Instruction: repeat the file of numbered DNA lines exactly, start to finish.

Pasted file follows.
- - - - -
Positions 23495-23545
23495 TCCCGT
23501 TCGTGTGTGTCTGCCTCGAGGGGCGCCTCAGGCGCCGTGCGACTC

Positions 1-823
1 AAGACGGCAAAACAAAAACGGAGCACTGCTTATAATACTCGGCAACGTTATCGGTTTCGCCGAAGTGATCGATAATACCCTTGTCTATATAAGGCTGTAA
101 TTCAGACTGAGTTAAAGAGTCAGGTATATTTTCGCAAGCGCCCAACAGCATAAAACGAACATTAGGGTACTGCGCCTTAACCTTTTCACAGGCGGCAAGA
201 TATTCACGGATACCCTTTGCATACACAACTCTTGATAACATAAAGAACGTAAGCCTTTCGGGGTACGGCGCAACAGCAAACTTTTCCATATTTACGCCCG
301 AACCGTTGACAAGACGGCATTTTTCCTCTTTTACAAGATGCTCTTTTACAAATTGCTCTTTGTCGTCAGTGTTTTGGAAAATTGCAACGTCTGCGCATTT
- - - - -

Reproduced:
Positions 23495-23545
23495 TCCCGT
23501 TCGTGTGTGTCTGCCTCGAGGGGCGCCTCAGGCGCCGTGCGACTC

Positions 1-823
1 AAGACGGCAAAACAAAAACGGAGCACTGCTTATAATACTCGGCAACGTTATCGGTTTCGCCGAAGTGATCGATAATACCCTTGTCTATATAAGGCTGTAA
101 TTCAGACTGAGTTAAAGAGTCAGGTATATTTTCGCAAGCGCCCAACAGCATAAAACGAACATTAGGGTACTGCGCCTTAACCTTTTCACAGGCGGCAAGA
201 TATTCACGGATACCCTTTGCATACACAACTCTTGATAACATAAAGAACGTAAGCCTTTCGGGGTACGGCGCAACAGCAAACTTTTCCATATTTACGCCCG
301 AACCGTTGACAAGACGGCATTTTTCCTCTTTTACAAGATGCTCTTTTACAAATTGCTCTTTGTCGTCAGTGTTTTGGAAAATTGCAACGTCTGCGCATTT